What's not sustainable are the ridiculous prices.

    That's why the parasitic 'console' business still exists. 'Consoles' are nothing more than duplicate walled gardens. Linux with OpenGL and Vulkan can come in any form factor, including one that's hand-held and has joysticks that aren't designed to drift.
    Reply
  • Qasar - Friday, October 29, 2021 - link

    " That's why the parasitic 'console' business still exists. 'Consoles' are nothing more than duplicate walled gardens. Linux with OpenGL and Vulkan can come in any form factor, including one that's hand-held and has joysticks that aren't designed to drift. "

    this whole paragraph and any posts where you whine about consoles. again, its known you hate consoles, for no logical valid reason. all reasons i have seen you post, are just bs. consoles have the place in the gaming space. they are still viable platforms, and allow people to play games with others that is easier then on a comp. i just picked up a switch oled, and its nice, been playing mario kart and mario golf with my family on our 55" tv and its been fun, family time trying to best each other. you have NEVER posted ANYTHING that backs your bs claims about consoles, its just your personal hatred towards them, nothing more. over all, you come across as just an angry person, who is angry at everything, maybe you should change your name to angry oxford guy, would be more fitting to most of your posts.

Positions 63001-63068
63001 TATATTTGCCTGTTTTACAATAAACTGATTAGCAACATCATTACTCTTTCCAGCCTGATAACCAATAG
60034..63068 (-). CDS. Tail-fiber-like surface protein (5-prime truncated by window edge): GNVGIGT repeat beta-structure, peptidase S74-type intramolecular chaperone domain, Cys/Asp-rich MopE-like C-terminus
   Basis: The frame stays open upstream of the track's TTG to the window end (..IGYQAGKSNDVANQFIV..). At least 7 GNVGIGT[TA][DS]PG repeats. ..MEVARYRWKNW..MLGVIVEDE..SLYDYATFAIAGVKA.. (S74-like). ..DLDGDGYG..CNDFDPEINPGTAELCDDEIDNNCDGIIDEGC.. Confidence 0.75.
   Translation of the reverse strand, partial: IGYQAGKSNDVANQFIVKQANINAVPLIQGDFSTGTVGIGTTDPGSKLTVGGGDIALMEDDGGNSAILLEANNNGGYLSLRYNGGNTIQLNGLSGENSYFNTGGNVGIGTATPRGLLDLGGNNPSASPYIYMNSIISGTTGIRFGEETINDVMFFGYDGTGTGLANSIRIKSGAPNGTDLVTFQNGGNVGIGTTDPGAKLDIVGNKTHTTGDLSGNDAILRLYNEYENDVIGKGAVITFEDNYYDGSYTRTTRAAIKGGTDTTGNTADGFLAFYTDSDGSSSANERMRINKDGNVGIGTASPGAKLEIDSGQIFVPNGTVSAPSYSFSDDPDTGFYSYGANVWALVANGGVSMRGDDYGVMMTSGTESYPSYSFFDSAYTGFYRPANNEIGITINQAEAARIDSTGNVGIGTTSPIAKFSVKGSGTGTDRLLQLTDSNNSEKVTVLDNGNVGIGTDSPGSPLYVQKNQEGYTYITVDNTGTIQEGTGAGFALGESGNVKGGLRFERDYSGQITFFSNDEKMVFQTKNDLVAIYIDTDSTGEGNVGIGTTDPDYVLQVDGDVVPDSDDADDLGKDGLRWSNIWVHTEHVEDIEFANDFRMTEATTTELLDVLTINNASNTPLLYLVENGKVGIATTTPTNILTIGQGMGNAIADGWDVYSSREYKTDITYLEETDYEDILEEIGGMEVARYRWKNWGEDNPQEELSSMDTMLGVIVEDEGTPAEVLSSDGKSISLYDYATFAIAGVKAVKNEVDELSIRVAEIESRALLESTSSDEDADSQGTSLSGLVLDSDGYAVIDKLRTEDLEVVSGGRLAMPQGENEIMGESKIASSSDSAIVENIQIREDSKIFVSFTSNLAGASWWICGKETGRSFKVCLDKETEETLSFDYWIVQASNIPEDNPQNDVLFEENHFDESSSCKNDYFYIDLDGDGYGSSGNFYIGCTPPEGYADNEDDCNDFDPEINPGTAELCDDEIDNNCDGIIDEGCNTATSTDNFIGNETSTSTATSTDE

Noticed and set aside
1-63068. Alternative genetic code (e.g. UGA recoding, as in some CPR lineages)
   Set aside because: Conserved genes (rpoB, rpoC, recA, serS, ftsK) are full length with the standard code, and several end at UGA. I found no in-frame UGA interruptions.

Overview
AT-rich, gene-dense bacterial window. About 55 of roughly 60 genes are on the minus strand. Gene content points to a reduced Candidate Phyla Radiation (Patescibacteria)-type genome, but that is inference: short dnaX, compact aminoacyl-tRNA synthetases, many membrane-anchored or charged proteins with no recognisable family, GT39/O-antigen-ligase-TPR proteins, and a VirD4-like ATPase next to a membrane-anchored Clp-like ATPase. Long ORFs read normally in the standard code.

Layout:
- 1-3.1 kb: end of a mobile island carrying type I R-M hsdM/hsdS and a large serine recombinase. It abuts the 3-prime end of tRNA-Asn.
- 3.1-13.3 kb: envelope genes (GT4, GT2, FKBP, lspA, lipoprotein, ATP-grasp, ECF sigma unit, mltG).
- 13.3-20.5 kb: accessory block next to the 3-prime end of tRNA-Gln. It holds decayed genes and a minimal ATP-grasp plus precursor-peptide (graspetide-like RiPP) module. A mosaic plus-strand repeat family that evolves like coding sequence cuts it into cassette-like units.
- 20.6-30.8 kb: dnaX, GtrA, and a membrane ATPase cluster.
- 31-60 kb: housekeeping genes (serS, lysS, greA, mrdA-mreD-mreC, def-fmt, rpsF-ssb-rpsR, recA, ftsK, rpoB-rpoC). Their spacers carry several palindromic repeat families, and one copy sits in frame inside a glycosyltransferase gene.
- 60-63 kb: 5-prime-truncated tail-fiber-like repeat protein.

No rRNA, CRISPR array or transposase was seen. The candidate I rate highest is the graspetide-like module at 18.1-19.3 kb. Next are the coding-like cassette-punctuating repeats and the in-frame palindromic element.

Reply
  • kwohlt - Monday, October 25, 2021 - link

    "I think the era of the discrete GPU may be nearing its end"
    The era of the GPU is far from over. Apple creating a physically very large SOC to fit integrated graphics on par with discreet graphics signals the biggest risk to Nvidia, not a risk to Intel. If Integrated Graphics and super fast unified memory is the future, a physically larger CPU + integrated Arc is certainly a possibility.

    Discreet will still be around for a long time as well for other workloads.
    Reply